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Posted September 30, 2016 - 8:47am

This week’s Torah portion is a continuation of Moses’ adjuration to the Children of Israel to faithfully obey the instructions the LORD has given them in the form of the commandments. The Children of Israel are about to renew their covenant with the LORD before entering into the Promised Land. In the midst of this, Moses tells them:

The hidden [things] belong to the LORD our God, but the [things that are] revealed belong to us and to our children forever, that we may do all the words of this Torah. (Deuteronomy 29:28 [29])

Most commentators understand this passage to be speaking about various types of sins. The “hidden” are the types of sins in a person’s life that were done unwittingly, and have not been revealed to him yet. According to this interpretation, a person is not responsible for those sins. They are the LORD’s responsibility, as the Psalmist states, “Who can discern his errors? Cleanse me from hidden faults” (Psalm 19:13). Obvious sins—“revealed” ones—however, we are personally responsible for. We will be held accountable for these sins.

However, I would like to suggest an alternate interpretation. What are the hidden and the revealed? What if they are the responsibilities of the two beings that support and sustain the world: the responsibility of God and the responsibility of man? Maybe we should think of the hidden things as the under workings of Creation, the hidden components of physical existence. As we know, these are entirely in the hands of Hashem. We have no control over them. But the revealed things are something entirely different. These are the things that place the world’s existence into our own hands. According to Simeon the Righteous, there are three components of our responsibility to insure against the collapse of the world:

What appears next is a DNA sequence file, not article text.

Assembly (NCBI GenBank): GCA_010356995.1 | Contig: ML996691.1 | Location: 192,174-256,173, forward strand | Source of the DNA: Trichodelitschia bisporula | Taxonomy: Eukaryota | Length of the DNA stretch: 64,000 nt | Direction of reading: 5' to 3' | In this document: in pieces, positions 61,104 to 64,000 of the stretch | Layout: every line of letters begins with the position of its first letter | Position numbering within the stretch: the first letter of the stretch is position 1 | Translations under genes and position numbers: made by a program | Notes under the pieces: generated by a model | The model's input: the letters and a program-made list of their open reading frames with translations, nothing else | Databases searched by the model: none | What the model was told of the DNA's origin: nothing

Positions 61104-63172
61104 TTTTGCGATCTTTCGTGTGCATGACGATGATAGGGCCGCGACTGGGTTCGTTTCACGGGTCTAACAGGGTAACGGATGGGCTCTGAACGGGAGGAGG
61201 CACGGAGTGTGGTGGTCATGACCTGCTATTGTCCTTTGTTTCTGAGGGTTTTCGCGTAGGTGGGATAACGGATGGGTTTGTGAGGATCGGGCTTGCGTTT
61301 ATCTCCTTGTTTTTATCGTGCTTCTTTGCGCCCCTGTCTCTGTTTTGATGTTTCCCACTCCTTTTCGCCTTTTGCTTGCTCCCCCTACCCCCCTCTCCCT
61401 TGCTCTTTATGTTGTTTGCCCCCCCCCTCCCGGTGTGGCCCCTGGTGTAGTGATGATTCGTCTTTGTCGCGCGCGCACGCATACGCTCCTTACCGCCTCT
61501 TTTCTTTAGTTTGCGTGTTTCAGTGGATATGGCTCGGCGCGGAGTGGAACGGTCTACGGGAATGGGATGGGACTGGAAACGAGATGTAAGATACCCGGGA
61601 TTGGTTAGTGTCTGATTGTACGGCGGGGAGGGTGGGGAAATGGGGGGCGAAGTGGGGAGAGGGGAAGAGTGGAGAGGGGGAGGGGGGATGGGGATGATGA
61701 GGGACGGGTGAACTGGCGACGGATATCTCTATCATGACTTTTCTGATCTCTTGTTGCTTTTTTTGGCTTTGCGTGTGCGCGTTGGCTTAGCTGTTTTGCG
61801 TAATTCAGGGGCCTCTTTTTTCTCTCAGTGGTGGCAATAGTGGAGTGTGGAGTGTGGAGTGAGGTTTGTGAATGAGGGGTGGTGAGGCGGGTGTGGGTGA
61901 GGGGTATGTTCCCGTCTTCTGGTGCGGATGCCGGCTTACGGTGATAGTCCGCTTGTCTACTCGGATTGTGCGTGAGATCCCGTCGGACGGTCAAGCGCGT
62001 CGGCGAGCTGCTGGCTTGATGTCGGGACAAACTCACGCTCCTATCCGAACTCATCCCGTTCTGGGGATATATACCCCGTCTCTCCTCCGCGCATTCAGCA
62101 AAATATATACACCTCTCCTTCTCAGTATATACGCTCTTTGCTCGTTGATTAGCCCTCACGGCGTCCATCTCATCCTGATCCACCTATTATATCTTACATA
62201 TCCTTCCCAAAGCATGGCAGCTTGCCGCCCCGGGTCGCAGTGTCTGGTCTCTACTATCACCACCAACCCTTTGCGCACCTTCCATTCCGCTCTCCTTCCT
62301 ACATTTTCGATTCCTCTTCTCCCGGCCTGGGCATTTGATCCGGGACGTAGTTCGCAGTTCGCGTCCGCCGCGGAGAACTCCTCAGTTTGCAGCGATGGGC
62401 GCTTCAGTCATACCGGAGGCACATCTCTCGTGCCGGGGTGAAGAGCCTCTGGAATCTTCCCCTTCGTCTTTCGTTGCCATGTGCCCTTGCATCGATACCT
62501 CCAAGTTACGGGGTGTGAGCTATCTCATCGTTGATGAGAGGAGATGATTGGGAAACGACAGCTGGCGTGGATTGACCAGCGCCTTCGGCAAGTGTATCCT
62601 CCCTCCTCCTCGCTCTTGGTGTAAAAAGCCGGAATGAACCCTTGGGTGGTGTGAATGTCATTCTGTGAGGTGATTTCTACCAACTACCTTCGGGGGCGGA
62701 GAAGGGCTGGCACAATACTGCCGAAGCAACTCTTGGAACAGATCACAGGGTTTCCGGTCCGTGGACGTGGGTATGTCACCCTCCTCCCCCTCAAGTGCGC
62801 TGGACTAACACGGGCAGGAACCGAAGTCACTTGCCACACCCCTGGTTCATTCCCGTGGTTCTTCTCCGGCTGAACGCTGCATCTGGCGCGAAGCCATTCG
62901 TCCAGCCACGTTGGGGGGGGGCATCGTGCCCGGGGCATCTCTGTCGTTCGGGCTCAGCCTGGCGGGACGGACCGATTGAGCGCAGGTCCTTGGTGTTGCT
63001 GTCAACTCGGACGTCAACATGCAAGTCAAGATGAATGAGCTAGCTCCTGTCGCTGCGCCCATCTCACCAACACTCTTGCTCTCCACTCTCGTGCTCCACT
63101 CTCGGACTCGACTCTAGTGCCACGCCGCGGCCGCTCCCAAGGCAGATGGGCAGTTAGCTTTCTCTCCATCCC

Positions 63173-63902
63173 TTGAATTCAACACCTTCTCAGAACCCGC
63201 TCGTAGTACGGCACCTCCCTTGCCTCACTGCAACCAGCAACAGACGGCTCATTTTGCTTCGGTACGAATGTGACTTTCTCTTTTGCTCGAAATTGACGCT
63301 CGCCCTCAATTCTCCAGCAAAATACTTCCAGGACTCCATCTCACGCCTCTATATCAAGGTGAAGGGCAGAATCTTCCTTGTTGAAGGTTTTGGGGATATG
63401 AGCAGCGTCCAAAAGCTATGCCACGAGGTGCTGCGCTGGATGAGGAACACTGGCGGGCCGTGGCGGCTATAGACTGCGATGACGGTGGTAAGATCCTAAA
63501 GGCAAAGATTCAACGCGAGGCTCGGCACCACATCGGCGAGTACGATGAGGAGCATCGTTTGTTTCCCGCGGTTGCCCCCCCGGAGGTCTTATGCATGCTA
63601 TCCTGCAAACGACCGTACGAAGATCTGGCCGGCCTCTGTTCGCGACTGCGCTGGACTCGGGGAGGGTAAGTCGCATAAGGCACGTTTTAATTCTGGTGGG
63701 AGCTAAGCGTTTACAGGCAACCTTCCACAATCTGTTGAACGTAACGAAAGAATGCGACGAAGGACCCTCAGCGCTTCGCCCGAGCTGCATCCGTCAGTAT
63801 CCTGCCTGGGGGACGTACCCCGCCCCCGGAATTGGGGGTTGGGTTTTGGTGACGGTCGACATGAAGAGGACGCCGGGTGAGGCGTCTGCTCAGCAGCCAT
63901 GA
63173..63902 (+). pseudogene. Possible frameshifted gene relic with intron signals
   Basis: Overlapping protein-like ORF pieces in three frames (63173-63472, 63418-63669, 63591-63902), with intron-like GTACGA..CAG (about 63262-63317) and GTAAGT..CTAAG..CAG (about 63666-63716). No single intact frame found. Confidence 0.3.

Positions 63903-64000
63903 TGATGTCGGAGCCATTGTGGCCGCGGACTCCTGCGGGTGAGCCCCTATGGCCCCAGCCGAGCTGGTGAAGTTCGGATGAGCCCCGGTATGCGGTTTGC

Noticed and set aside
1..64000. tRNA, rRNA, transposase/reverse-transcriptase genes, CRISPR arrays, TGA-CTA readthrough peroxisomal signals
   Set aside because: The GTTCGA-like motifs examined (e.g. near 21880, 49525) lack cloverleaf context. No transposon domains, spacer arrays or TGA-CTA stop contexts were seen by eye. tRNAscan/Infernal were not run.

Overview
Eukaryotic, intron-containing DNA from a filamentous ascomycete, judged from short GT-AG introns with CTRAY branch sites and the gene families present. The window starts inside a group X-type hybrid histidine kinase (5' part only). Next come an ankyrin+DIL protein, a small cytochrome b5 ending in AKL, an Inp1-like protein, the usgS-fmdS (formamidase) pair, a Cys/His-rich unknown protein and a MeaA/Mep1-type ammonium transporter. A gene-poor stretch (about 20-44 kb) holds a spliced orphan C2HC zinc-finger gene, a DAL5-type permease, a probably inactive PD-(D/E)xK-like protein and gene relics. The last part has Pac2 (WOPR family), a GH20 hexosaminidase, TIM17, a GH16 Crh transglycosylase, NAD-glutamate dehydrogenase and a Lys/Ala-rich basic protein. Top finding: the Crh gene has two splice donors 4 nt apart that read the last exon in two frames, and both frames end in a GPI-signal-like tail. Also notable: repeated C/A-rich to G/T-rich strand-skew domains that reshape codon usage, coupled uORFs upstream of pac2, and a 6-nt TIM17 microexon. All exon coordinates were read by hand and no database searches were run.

Posted September 29, 2016 - 7:27am

Rabbi Elazar said … Know before whom you toil; and know that your employer can be relied upon to pay you the wage of your labor. (m.Avot 2:19)

Before Whom you Toil

Life can sometimes take its toll on human beings. We often get caught up in the rat race of trying to stay afloat and miss out on life itself. There are so many distractions throughout our day that it is easy to lose site of what’s important. Sometimes the tug of social media pulls us away from our responsibilities and stifles our productivity. These distractions can easily steal our time, leaving us to wonder “What happened to my day?”

But what if your employer—or your client, for those of us who are self-employed—were watching over your shoulder throughout your work day? Would these distractions be as tempting as when you were left unattended? This is how we need to understand our mishnah. Rabbi Elazar tells us that we need to recognize before whom we are laboring. Although we may not see Him with our physical eyes, we should always be attentive to the fact of His presence. This is not only true for our occupational responsibilities, but should also be true for when we study Torah and labor for the Kingdom. These should all be as free from distraction and as productive as possible since the King of Kings is before us overseeing our labors.

Posted September 27, 2016 - 7:11am